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What comes to mind when you hear the word “metaphysics”? The truth is, while metaphysics is among the oldest strands of philosophical thought—an inquiry into the very nature of reality—metaphysics is also on the cutting edge of today’s scientific discoveries. Now you can take a journey through the limits of today’s knowledge in Exploring Metaphysics. Professor David Kyle Johnson identifies our fundamental assumptions about the world—and then proceeds to challenge those assumptions point by point. You’ll be surprised to learn what relativity, quantum mechanics, and neuroscience imply about human free will and that time travel is not as crazy as it sounds.


David K. Johnson

We can always take comfort in the fact that we can find and do embrace answers to metaphysical questions.


King's College

Dr. David Kyle Johnson is Associate Professor of Philosophy at King's College in Wilkes-Barre, Pennsylvania. He earned a master's degree and doctorate in philosophy from the University of Oklahoma.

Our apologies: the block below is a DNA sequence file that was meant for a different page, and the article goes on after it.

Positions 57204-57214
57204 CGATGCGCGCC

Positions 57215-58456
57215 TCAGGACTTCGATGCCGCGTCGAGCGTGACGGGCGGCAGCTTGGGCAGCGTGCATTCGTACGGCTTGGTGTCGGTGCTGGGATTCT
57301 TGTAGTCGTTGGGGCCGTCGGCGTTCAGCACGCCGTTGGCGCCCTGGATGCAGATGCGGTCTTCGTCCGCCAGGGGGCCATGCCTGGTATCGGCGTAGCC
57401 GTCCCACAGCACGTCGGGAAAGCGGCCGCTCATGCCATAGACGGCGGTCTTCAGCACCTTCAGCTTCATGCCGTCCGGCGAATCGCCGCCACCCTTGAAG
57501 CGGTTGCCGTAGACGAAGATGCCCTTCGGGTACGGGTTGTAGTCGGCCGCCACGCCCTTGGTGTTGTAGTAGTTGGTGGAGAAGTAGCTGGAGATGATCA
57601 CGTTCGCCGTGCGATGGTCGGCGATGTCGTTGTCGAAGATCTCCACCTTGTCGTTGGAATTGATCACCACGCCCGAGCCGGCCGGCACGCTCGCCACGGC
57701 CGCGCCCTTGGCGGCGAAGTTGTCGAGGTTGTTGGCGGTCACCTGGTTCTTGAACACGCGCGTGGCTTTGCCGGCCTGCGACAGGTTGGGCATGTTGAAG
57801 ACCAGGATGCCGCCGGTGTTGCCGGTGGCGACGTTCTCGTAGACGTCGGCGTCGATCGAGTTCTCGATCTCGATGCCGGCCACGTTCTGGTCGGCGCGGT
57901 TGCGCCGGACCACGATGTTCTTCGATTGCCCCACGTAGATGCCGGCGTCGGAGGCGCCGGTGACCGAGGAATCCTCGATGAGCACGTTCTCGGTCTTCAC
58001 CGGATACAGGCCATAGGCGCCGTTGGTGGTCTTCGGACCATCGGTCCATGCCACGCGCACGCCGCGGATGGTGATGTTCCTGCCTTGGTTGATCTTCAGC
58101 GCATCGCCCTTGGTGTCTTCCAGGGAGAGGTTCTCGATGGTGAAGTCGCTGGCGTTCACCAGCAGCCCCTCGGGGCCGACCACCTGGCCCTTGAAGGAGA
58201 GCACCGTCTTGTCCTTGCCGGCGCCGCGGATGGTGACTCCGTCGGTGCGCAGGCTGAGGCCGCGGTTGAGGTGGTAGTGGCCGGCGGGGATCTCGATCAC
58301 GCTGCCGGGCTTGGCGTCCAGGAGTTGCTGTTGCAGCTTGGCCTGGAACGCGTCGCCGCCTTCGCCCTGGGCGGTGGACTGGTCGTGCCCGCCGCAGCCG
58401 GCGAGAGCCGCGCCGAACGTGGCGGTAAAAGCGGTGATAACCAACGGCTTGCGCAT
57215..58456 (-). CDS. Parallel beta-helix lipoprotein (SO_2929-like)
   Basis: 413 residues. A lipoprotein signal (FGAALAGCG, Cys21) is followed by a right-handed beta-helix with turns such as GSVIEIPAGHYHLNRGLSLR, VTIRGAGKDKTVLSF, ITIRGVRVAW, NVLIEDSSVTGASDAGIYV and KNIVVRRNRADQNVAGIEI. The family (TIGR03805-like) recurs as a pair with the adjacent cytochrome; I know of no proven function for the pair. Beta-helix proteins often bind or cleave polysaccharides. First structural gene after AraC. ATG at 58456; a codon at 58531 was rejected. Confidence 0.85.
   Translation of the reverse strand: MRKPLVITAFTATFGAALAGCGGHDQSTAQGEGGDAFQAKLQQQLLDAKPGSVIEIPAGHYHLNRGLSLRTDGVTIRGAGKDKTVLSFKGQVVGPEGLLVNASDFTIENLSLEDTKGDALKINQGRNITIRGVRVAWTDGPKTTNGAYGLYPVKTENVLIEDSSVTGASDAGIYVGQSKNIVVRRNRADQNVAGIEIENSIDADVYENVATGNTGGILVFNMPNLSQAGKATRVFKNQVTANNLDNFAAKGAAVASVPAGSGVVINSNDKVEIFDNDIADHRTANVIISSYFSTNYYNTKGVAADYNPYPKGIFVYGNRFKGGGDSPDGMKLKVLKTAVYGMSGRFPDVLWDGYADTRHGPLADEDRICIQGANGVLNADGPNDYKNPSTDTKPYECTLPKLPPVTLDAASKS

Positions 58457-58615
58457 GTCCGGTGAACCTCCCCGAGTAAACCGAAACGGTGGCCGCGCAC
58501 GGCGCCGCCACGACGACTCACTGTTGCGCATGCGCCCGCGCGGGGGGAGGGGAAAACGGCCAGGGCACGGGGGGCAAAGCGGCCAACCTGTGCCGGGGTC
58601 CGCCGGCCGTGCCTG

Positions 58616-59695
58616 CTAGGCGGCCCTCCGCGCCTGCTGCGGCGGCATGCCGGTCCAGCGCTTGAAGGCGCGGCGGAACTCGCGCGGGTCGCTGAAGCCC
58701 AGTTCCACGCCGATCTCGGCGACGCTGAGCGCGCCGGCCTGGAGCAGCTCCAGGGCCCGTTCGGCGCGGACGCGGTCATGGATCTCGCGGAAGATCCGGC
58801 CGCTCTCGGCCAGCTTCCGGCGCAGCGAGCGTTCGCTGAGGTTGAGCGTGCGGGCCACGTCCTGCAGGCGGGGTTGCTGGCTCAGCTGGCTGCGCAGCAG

At Oklahoma, he won the coveted Kenneth Merrill Graduate Teaching Award. In 2011, the American Philosophical Association's committee on public philosophy gave him an award for his ability to make philosophy accessible to the general public.

Professor Johnson regularly teaches classes on metaphysics, philosophy of religion, philosophy of mind, and logic, as well as courses on critical thinking and scientific reasoning. He has published papers on human freedom, the problem of natural evil, the multiverse, the existence of souls, and many related topics in such journals as Religious Studies, Sophia, Philo, Philosophy and Literature, and Think. He also maintains two blogs for Psychology Today.

Professor Johnson also publishes prolifically on the intersection of pop culture and philosophy. One of his books, Inception and Philosophy: Because It's Never Just a Dream, inspired an authors@Google talk with more than half-a-million YouTube views. He also has written numerous articles that explore the relationship between philosophical questions and such pop cultural phenomena as The Hobbit, Doctor Who, Batman, South Park, Johnny Cash, Quentin Tarantino, and Christmas.

By This Professor

The Big Questions of Philosophy